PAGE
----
“In this community, religion is really important,” said Mickaël Payet, an emergency care delegate with the International Committee of the Red Cross. The ICRC works with religious leaders to mobilize aid and transport victims of gang violence to hospitals, he said, because “they are well accepted.”

But in recent years, no one here has been immune from the carnage. Violence against religious groups isn’t rooted in discrimination, analysts and religious leaders themselves say, but by a belief that they are well-funded and can pay exorbitant ransoms to recover victims of kidnapping.

Vodou, which is deeply stitched into the fabric of Haiti, faces unique challenges.

The religion has roots in the faith traditions of the enslaved Africans, who were brought to the island of Hispaniola, which Haiti shares with the Dominican Republic, and the Roman Catholicism of the French and Spanish colonists and missionaries.

Many Haitians credit a Vodou ceremony at the wooded area of Bois Caïman as a pivotal gathering in the Haitian Revolution, in which the Africans cast off their French enslavers and founded the world’s first Black republic.

In 2003, President Jean-Bertrand Aristide, a former Catholic priest, issued an executive decree recognizing Vodou as a “religion in its own right” — and “an essential element of national identity.”

But the faith, which centers on devotion to lwa, or spirits, has long been misunderstood and stigmatized, first by the French enslavers, later by Americans during the 19-year U.S. occupation and, today, members of the Haitian political and religious elite.

After the substandard sanitary practices of U.N. peacekeepers introduced cholera to Haiti in 2010, seeding an epidemic that killed almost 10,000 people, some blamed Vodou. Mobs lynched houngan, mostly with impunity.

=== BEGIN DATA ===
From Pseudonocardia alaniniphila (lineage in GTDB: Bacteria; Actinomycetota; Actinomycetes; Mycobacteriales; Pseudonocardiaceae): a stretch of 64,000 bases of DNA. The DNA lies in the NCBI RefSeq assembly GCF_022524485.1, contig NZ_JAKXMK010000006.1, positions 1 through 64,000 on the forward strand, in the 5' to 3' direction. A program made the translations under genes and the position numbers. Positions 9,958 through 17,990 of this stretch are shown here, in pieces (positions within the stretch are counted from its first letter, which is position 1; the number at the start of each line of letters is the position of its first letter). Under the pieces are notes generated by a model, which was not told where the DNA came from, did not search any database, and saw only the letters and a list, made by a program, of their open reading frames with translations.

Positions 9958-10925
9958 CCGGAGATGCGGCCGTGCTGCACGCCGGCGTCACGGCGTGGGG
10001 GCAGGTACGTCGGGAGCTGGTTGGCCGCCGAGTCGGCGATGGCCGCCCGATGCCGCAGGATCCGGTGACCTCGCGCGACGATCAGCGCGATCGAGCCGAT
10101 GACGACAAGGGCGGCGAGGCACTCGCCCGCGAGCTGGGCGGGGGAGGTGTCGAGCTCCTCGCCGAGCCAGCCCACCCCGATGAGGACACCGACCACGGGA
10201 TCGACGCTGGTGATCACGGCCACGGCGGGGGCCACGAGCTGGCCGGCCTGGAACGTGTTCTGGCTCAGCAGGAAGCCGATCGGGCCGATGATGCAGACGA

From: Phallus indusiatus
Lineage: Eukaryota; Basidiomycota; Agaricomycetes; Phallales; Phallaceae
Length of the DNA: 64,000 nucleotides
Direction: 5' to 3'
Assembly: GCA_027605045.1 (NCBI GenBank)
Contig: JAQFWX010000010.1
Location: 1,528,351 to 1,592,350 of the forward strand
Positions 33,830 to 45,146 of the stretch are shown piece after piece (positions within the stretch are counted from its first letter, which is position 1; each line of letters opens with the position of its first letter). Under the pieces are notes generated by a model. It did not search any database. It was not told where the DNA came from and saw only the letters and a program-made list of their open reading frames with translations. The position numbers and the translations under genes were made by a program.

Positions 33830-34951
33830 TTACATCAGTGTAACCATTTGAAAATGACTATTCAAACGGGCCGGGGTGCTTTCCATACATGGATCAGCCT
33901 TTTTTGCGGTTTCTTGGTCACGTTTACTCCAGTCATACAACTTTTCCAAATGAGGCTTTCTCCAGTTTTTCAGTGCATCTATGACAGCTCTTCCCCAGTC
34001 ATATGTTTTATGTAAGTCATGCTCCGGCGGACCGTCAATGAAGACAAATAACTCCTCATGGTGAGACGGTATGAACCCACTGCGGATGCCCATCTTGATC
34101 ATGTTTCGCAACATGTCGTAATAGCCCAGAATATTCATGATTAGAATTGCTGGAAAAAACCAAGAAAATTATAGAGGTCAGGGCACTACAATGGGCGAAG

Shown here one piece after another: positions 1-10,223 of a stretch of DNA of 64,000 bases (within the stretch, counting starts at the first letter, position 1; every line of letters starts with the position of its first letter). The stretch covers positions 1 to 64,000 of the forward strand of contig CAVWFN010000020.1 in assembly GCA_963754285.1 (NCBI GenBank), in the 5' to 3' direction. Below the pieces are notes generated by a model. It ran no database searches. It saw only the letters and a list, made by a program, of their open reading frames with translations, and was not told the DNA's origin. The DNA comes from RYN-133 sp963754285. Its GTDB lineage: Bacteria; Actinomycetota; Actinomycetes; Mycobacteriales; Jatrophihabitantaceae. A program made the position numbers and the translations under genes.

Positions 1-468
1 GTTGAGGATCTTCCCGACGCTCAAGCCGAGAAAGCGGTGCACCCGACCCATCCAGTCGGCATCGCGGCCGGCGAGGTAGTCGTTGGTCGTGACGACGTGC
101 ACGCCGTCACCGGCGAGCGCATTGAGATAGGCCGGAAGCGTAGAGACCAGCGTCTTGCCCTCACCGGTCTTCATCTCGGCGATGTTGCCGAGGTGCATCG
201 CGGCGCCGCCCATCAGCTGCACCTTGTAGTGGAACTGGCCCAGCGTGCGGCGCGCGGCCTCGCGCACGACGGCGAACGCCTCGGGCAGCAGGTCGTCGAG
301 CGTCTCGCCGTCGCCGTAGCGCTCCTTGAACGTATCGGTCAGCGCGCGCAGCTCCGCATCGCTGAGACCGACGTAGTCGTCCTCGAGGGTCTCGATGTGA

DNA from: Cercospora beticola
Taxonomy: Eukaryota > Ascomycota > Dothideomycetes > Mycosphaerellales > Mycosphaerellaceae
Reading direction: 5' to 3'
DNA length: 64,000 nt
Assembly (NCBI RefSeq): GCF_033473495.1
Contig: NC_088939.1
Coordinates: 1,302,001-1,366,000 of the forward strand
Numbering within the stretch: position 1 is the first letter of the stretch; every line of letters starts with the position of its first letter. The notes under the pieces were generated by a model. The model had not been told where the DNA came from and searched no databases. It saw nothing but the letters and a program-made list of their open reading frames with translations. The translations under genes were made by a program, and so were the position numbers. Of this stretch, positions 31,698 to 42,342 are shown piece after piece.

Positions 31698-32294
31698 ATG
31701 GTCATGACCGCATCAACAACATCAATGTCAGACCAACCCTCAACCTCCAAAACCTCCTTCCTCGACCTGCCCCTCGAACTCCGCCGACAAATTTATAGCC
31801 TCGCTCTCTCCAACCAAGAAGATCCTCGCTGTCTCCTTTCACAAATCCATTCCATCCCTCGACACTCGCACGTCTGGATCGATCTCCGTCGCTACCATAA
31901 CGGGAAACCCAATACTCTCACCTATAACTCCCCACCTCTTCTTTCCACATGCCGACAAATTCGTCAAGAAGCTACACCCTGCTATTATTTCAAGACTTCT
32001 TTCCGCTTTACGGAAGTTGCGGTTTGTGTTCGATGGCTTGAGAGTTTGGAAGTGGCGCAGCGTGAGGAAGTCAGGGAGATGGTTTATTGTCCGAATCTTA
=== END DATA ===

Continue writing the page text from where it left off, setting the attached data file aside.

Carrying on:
Now, in yet another time of crisis, religious leaders and analysts say some are blaming Vodou for Haiti’s insecurity. Some gang members claim Vodou has made them invulnerable to bullets.

“As a result, many Vodouists suffered violence and threats of violence during the year,” the State Department said in a 2022 report onreligious freedom, “both from gangs and non-gang members who thought Vodouists supported gangs, affecting all citizens regardless of religious affiliation.”

Erol Josué, a Vodou priest, performs a ceremony to bless those killed in the 2010 Port-au-Prince earthquake. (Joe Raedle/Getty Images)

Josué, the Martissant houngan, is also a musician who blends Vodou sounds with contemporary ones. He was singing an homage to Moïse after the assassination when he learned his peristyle had been destroyed. He continued to sing, he said, but struggled to get the words out.

Josué was raised by his grandmother in the sprawling Port-au-Prince neighborhood of Carrefour, where the melody of merchants selling their wares was the soundtrack of his childhood. He later moved in with his mother and her partner, a houngan who taught him about Vodou.

After the peristyle was destroyed, Josué said he lost weight and was sick with worry.

“It’s an enormous loss for the country,” he said. “The peristyle with its sacred objects tells the story of the country. They are the museum of the people in a country where the state does not build museums.”

He detests how gang members have hijacked and co-opted the religion, fueling its further stigmatization.

“The gangs have no respect for the sacred,” he said.

Augustin, who heads the Royaume of Vodou, an organization representing 3.9 million members, said gangs descended on his vehicle in August 2021 as he left a Vodou ceremony in Artibonite attended by 50,000 people. They forced him out of the vehicle and stole it, he said.

He has little hope there will be justice.

“The state cannot protect itself,” he said, “so it cannot protect us.”